Using up apples: French Apple Cake

French Apple Cake We’re coming to the end of the true apple season here – although I’m sure we’re still going to see plenty of apples in the shops – but the Apple Man at the St Albans Market has finished up his selling for the year. He and his partner were picking and selling almost 1,000 kilos of apples a week between the stall at their farm gate, St Albans Market on Saturdays and the bigger Riccarton Market on Sundays. He told me, on one of our many chats as the Boyfriend circled the market for the third time, that they grow lots of different varieties at their farm near Oxford. Therefore, unlike the big commercial orchards, the apples cannot be picked all at the same time and put into cold storage until the time comes to sell them. Instead they work on a more gradual picking and selling programme so that the apples that you buy from him at the market are often only picked earlier that week. As he bid me farewell, he said that he will be back in March with some early ripening apples. Something to watch out for – if I’m here!

In the last few weeks, before he ended up, he was selling big three kilo bags of Braeburns so there was always a hurry on to get the previous week’s bag eaten before the weekend came around. I had been doing some research into American food writer Patricia Wells, who lives and writes about Paris and Provence, and discovered a recipe for what she calls The Apple Lady’s Apple Cake in The Paris Cookbook.

It’s a simple recipe – just make a cinnamon (my addition) and vanilla-scented batter, throw in the apples, cook for a while, top with a sugary mixture and then finish back in the oven – but its taste belies its simplicity. It can be whipped up in ten minutes and, if you use good, crisp eating apples, the short cooking time means that they still have a bite in them by the time the Apple Cake makes it to your plate.

The Apple Lady’s Apple Cake
Plain flour – 70g
Sugar – 65g
Baking powder – 1 tablespoon
Salt – a pinch
Cinnamon – ½ teaspoon
Vanilla extract – ½ teaspoon
Eggs – 2, lightly beaten
Vegetable oil – 2 tablespoons
Milk – 80ml
Apples – 4, good sized apples (about 1kg) cored, peeled and cut into thin segments

Topping
Sugar – 65g
Egg – 1, lightly beaten
Butter – 45g, melted

Preheat the oven to 200°C/400°F. Butter a 23cm/9inch springform pan and set aside. In a large bowl, combine the flour, sugar, baking powder, salt and cinnamon and stir to blend. In a separate bowl mix the vanilla extract, eggs, ol and milk. Add the liquids to the dry ingredients and stir until well blended. Add the apples and mix well, ensuring that the apples are well coated with the batter.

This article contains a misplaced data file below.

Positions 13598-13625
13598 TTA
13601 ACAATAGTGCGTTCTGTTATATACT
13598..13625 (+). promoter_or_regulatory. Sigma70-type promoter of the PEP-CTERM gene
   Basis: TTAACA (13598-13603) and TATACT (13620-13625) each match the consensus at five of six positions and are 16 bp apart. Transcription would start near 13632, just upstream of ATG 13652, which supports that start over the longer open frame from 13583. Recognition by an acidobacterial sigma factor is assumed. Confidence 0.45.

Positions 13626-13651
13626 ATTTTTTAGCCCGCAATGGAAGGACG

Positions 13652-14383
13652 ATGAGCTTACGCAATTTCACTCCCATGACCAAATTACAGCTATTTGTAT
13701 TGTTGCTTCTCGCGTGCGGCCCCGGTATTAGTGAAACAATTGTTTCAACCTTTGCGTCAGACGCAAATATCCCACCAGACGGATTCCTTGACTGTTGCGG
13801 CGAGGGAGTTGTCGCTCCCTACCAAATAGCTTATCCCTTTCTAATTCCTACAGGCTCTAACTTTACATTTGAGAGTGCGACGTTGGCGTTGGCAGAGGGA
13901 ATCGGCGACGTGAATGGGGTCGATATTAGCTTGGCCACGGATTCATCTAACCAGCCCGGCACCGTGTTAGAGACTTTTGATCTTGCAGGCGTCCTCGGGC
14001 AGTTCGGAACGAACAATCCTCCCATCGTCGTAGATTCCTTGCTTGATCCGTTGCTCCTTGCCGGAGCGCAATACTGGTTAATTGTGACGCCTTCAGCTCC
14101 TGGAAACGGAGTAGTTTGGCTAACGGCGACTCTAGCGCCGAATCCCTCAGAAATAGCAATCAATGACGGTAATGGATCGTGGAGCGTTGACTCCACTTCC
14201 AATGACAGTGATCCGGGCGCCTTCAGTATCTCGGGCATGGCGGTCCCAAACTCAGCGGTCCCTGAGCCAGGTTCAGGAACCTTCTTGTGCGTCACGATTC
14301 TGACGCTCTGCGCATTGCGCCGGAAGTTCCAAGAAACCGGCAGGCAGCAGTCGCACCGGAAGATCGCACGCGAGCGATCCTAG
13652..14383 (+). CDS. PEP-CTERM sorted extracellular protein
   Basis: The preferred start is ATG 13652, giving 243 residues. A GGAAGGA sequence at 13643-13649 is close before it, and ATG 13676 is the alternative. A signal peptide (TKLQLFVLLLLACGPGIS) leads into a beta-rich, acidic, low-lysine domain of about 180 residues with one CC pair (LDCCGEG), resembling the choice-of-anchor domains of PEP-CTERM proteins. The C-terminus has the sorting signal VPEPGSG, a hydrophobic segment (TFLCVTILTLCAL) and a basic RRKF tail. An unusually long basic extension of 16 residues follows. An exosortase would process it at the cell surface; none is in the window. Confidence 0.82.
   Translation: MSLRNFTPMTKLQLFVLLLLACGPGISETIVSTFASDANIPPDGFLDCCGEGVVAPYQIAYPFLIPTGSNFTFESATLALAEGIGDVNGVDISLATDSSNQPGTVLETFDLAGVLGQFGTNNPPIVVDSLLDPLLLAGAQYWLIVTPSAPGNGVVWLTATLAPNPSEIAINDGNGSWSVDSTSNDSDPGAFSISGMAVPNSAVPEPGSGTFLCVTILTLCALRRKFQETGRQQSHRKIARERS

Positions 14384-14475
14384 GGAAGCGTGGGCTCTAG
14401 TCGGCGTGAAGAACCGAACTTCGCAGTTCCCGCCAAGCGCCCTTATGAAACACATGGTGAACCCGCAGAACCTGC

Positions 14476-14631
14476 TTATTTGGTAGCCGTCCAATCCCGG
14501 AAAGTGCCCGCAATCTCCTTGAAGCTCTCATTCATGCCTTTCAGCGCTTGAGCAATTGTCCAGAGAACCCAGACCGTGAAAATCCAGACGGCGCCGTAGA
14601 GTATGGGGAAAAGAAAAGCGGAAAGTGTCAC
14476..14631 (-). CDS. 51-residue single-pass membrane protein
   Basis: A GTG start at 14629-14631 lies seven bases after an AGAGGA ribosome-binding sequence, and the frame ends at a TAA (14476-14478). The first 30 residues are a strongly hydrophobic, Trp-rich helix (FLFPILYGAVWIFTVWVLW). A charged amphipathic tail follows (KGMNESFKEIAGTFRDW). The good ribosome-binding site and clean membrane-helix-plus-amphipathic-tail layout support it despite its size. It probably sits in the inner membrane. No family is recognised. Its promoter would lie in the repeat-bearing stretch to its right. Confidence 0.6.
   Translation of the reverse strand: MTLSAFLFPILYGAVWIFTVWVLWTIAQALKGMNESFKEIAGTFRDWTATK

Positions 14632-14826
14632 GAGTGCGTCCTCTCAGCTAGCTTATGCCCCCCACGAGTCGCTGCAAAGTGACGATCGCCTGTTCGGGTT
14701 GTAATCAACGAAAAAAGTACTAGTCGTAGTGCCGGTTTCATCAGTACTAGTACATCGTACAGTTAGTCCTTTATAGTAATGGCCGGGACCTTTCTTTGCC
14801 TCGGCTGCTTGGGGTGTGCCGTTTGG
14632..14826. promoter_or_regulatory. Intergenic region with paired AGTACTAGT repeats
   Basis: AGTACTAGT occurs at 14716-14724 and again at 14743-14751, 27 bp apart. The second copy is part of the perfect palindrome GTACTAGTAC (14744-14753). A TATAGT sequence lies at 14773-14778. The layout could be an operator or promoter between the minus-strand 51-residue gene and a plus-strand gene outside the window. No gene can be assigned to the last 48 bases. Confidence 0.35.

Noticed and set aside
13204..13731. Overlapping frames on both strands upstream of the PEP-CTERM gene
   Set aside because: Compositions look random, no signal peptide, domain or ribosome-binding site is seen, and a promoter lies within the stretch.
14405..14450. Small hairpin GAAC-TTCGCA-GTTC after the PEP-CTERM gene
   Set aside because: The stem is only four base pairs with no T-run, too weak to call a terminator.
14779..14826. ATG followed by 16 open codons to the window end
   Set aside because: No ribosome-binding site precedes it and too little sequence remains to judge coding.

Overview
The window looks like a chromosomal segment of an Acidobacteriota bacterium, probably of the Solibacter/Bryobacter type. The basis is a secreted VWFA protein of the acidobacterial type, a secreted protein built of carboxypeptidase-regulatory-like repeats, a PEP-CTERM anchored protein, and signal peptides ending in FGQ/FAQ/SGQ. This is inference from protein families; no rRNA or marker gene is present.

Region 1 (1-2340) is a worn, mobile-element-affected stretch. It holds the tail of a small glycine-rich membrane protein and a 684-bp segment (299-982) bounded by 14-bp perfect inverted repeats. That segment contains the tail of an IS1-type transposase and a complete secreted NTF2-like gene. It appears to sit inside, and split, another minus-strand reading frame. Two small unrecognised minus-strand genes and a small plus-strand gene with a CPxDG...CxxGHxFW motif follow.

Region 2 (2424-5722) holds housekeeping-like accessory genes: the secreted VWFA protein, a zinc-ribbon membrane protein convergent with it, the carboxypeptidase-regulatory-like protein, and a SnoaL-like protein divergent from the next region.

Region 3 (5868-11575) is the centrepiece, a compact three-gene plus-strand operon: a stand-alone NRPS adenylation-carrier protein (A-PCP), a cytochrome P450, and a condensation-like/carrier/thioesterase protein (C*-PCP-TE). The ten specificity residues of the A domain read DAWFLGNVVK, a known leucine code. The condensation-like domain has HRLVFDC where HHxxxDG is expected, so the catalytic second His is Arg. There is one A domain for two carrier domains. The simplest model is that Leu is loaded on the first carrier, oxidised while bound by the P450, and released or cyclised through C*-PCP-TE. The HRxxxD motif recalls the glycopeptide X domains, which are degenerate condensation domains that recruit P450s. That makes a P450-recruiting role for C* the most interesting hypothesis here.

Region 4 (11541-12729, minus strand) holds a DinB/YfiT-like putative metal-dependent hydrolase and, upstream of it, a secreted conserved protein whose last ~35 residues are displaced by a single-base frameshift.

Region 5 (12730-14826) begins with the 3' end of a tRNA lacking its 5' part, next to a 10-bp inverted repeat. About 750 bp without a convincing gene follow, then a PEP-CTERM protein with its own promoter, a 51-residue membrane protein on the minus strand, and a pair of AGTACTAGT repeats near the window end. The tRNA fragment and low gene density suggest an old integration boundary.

Pour the mixture into the prepared tin. Place in preheated oven and bake for about 25 minutes, until firm and golden.

While the cake is baking, mix the sugar, egg and butter for the topping in a small bowl. Remove the cake from the oven at the 25-minute mark and pour the topping mixture on top of the cake. Return to the oven and bake for approximately 10 more minutes, until the top is a deep golden brown and the cake feels quite firm.

Leave to cool on a rack for 10 minutes. Run a knife along the sides of the pan and, leaving the cake on the pan base, remove the rest of the springform tin. Serve at room temperature with ice-cream, cream or – my preference – thick Greek yoghurt.

Adapted from The Paris Cookbook by Patricia Wells.

Caroline

Caroline

Food writer. Broadcaster. Blogger. Author. Married to Eight Degrees Brewing. Member of the Irish Food Writers' Guild, founder of Irish Food Bloggers Association and co-author of Sláinte: The Complete Guide to Irish Craft Beer & Cider (New Island)

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2 Responses

  1. Sue says:

    Hi Caroline this sounds gorgeous any chance of getting your apple crumble recipe up here too?

  2. Caroline says:

    Sue: The oatmeal topping that goes so happily with the Feijoa and Apple Crumble can easily be used for a simple apple crumble. Having just recently got my hands on another copy of Nigel Slater’s Real Fast Puddings – the book that got me cooking crumbles in the first place – there may be more crumble recipes to come!

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